Review Summary: A solid foundation that the band would later build off and have perfected by the time of their fifth album, this packs in so much raw hatred and emotion that it is a wonder they pulled it off at all.5 of 5 thought this review was well written
To call Shining's most recent works "Depressive Black Metal" would be a completely false description. Today, the band hold very few of the traits that would make for a band carrying that tag and are instead more of a progressively-oriented band with a highly depressing sound that sprinkle in moments of black metal. However, back in 2000 with the release of their debut album entitled Within Deep Dark Chambers, it is not hard to see where this categorization came from. Utilizing fast tremolo picking, speedy blast beats and carrying a production so filthy it could have been crapped out by vocalist Niklas "Ghoul" as well as lyrics speaking of feelings of isolation and openly promoting self harm and suicide, this album was not for the faint-hearted.
Whilst being light years away from the upper echelons of the bands discography, Shining's first album is certainly an interesting enough listen. The vocal performance is more akin to that found on a traditional black metal album such as Storm Of The Light's Bane or Pure Holocaust than the haunting sounds Niklas released on V: Halmstad and the rest of their later material. This is not to say that he does not sound like a man in pain going through his own personal hell, as towards the end of Stonelands and about four and a half minutes into the opening song we are gifted some extremely tormented vocals. Just because his vocals were more harsh does not mean he was unable to channel as much emotion into his voice, as Niklas really does pour his soul out on this album. Despite this, his range remains rather limited throughout the duration of this album, with a higher pitched shriek and a slightly lower tone, both of which he weaves together to create some truly menacing vocal patterns that are terrifying to listen to and at the same time suck the listener in. Niklas' vocals on this release are definitely one of the highlights and are an experience in their own right.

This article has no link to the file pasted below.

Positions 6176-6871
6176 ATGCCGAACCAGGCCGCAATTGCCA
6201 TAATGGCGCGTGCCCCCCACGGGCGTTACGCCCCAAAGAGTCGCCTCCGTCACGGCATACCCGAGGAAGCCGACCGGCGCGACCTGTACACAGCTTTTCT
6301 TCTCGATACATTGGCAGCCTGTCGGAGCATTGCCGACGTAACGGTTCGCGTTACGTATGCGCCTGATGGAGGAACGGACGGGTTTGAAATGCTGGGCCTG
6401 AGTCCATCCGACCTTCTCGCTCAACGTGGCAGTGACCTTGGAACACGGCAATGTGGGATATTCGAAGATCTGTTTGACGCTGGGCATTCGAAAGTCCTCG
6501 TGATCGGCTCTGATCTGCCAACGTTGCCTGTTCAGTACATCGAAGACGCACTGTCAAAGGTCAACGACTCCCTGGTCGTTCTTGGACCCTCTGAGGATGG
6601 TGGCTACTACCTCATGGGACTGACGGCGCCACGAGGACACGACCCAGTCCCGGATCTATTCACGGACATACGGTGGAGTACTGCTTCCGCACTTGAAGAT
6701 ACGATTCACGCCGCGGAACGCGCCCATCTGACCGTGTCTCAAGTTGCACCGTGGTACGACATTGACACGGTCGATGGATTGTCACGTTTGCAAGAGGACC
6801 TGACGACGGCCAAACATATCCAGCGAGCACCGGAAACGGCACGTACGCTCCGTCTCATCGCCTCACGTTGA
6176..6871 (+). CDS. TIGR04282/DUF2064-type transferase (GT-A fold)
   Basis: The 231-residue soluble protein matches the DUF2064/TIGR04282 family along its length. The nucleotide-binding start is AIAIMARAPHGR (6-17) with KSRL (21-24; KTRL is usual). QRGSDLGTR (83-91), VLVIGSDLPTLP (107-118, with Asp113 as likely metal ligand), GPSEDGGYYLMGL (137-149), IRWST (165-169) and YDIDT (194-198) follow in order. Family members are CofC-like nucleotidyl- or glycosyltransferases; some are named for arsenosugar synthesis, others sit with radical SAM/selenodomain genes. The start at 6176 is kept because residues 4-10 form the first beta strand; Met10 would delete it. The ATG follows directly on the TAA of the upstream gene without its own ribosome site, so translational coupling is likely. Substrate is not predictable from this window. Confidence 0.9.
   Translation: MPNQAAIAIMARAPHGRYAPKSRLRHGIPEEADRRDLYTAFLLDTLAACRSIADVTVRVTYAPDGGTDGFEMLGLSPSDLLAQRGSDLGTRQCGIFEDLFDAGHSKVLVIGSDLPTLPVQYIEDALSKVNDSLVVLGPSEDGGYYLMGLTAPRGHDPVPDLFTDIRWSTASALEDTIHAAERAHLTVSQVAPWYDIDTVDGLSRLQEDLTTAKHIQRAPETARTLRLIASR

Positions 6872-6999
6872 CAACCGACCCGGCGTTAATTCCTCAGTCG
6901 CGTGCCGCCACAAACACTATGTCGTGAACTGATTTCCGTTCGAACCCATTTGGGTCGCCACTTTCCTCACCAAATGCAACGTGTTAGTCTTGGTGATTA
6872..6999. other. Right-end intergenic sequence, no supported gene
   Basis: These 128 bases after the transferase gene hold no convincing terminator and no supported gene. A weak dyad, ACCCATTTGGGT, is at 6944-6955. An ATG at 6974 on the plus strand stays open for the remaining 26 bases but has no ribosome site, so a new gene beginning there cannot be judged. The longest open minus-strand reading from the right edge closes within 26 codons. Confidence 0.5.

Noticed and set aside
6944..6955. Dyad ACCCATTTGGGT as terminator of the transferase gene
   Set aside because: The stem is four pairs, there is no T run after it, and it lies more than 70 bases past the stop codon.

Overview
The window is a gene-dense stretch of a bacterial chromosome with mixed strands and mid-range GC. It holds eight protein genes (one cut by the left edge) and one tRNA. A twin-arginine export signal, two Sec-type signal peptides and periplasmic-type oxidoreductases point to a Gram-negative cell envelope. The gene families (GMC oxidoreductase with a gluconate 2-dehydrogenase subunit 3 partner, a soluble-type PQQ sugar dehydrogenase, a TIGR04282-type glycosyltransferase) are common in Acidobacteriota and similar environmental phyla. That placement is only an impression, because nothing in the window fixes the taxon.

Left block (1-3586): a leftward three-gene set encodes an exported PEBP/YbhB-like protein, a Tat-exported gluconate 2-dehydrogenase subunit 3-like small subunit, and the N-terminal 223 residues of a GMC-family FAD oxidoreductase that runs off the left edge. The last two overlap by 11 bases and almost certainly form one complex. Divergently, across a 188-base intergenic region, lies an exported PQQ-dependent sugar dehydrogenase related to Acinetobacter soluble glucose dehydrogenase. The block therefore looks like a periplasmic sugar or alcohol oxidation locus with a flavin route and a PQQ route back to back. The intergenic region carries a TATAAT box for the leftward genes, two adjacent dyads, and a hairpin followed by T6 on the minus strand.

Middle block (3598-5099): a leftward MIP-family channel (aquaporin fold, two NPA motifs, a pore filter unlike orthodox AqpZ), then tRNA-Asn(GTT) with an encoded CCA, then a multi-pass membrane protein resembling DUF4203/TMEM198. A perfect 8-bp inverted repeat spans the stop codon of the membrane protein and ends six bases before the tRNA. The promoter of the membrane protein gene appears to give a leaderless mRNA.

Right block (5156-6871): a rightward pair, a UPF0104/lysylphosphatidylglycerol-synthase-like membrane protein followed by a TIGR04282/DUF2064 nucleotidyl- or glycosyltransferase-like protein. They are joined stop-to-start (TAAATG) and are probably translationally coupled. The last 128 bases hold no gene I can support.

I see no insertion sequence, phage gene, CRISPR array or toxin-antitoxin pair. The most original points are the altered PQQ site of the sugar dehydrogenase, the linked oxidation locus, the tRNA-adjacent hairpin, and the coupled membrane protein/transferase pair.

This album manages to undergo a number of changes in pace that help to develop a really evil sounding atmosphere, with the guitar work rarely shying away from the tremolo picked insanity, leaving the drums to dictate the pace. The opening to Stonelands is an example of one of the slower, sorrow-filled passageways of this album and is a great example as to the sound of this band. The highly distorted bass in the background casts a spell upon the listener that forces them to envision the most pain-filled man out there, and Niklas spends the duration of the song dictating this man's story. Meanwhile, the drums are pummeling their way into your brain and the guitar is incessantly breaking you down inside and melting you, telling you to succumb to the acts that Shining is encouraging you to do openly. This album has an effect on a listener like few others, in the sense that you can truly feel the emotion dripping from every second of it.
The down sides to this album are the standard faults that can be named with black metal. The production is abysmal, sounding overly cheap and the cymbals have a horrible tone to them and are far too loud in the mix. The fuzzy sounds that are found on nearly every black metal release out there are also present here and do little to add to the atmosphere, instead vastly detracting from the overall sound of the album. Mayhem proved on their debut that a black metal band doesn't need to be overrun by guitar feed back and have the sound of a broken cassette tape to build a sense of emotion in their music, and Shining didn't listen. Also, the songs are all very samey, with a range of different tempos used in sections, but all of them lead into the same 600 beats per minute carnage, which completely nulls the point of changing the tempo. The guitar solos may have changed a little of this but they are unfortunately rendered near inaudible by the production job that ensures the rhythm guitar is constantly at the forefront even during the guitar solos.
This is a fantastic album for one to familiarize themselves with the absolute chaos that is Shining with, but is by no means the essential Shining album. This creates a depressing, morbid atmosphere as well as nearly any release out there but nearly every song has the inevitable endless blasting and Niklas shrieking over the top in his unintelligible tones that kills off any sense of variety established by the occasional tempo changes. This is a solid release and a good entry point for those unaware of the black metal scene as well, and is recommended, but is nowhere near the best in their discography. Take V: Halmstad over this one if given the chance as that is superior in every respect.